Barrier no bar to building spree

When peace talks between Israelis and Palestinians broke down in the year 2000, Palestinians switched to a strategy of violent "resistance".

The first Intifada (1987-1993) was an uprising against Israeli occupation. The second Intifada - which began in 2000 - comprised a series of attacks against Israeli civilians.

Most of these attacks occurred in Jerusalem. To protect its citizens, Israel erected a "security barrier" to prevent suicide bombers from infiltrating the city. But this barrier - a concrete wall up to 8m high in sections - runs an erratic course. Often far from municipal boundaries, it severs Palestinian neighbourhoods like Kafr Aqeb from the city centre.

Inadvertently, the wall became a tool to implement a policy first formulated in 1967 after Israel conquered all of Jerusalem and annexed parts of 28 Arab communities abutting the city.

Its aim is to maintain a sizeable Jewish majority in the city to prevent partition of "Israel's eternal capital". Palestinians demand the city's eastern part for their state.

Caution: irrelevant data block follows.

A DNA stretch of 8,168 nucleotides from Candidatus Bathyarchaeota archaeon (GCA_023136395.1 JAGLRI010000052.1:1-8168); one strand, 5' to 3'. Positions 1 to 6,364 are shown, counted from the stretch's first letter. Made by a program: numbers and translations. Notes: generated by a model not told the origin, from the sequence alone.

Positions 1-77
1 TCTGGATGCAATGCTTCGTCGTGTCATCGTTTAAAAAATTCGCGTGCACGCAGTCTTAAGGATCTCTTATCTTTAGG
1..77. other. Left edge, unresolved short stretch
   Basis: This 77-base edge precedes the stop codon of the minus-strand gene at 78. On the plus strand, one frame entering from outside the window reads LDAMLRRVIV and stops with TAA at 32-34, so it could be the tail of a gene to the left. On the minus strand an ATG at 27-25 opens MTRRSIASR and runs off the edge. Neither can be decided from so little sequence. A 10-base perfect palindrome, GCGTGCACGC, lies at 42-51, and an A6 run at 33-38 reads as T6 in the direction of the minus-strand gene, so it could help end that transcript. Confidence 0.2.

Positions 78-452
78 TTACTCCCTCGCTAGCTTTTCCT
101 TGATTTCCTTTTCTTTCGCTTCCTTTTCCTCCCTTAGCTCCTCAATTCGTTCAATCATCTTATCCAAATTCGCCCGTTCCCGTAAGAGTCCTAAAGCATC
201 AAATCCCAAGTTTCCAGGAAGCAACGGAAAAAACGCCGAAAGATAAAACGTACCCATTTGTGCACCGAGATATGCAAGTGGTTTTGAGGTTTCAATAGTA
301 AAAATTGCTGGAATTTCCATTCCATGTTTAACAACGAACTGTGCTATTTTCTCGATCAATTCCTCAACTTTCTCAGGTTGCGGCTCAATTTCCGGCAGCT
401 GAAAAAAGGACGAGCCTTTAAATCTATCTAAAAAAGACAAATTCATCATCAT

Israel tried to ensure Jews remain in the majority in spite of higher birth rates among the Arabs by curtailing the rights of Palestinians to build within the city.

But beyond the municipal boundaries, the authorities tend to turn a blind eye to building violations. This tactic led to a building spree that lured Arabs out of the city, and served Israeli interests.

The security establishment is against moving the wall to avoid demolition in Kafr Aqeb. "Nobody wants to start a new confrontation, but the army thinks it will be very dangerous to change the course of the wall," one source said.

Gil Yaron

A version of this article appeared in the print edition of The Sunday Times on November 26, 2017, with the headline 'Barrier no bar to building spree'. Print Edition | Subscribe